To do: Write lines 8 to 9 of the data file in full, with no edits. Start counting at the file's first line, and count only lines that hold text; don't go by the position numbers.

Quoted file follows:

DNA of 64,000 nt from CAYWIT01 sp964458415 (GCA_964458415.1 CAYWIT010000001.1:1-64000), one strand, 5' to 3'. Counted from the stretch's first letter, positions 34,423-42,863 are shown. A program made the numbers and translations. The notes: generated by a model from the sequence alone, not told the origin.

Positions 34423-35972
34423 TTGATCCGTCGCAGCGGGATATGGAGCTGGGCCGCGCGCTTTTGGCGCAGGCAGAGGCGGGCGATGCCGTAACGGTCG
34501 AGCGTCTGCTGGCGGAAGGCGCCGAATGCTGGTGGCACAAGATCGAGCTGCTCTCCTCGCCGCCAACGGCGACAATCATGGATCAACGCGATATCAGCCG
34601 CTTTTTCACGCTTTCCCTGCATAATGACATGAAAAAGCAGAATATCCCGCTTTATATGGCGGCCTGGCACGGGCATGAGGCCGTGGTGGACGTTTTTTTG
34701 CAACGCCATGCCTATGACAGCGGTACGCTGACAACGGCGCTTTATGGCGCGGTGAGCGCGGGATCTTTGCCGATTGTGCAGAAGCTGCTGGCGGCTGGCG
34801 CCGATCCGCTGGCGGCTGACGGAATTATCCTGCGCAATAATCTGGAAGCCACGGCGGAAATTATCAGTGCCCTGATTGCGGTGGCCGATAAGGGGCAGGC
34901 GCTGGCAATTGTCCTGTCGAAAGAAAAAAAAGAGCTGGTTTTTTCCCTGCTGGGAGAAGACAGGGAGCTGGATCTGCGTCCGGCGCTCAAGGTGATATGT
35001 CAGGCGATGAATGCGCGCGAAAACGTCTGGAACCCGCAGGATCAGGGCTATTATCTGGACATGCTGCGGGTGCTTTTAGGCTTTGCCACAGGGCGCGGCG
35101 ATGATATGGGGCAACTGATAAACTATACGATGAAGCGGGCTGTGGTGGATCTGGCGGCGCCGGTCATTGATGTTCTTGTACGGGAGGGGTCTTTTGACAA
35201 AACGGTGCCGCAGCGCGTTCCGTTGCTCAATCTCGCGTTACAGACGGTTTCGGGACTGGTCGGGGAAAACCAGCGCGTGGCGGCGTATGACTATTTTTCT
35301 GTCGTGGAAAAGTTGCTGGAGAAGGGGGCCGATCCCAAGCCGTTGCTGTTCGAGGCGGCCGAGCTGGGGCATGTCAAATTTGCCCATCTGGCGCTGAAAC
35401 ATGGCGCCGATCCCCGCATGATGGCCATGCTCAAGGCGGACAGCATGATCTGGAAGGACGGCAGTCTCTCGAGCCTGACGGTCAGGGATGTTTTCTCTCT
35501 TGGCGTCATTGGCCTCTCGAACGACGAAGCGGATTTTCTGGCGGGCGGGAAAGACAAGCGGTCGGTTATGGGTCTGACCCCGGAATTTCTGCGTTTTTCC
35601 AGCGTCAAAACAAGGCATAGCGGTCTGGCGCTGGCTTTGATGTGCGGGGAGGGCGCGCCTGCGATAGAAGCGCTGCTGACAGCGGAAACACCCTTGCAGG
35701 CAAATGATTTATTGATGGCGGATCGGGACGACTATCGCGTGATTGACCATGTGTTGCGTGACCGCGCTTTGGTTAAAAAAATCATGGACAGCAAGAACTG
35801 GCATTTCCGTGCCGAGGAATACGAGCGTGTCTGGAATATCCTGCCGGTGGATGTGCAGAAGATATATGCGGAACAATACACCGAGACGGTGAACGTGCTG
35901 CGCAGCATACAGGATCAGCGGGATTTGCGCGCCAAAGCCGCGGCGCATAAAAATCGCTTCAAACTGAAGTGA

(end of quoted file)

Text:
34901 GCTGGCAATTGTCCTGTCGAAAGAAAAAAAAGAGCTGGTTTTTTCCCTGCTGGGAGAAGACAGGGAGCTGGATCTGCGTCCGGCGCTCAAGGTGATATGT
35001 CAGGCGATGAATGCGCGCGAAAACGTCTGGAACCCGCAGGATCAGGGCTATTATCTGGACATGCTGCGGGTGCTTTTAGGCTTTGCCACAGGGCGCGGCG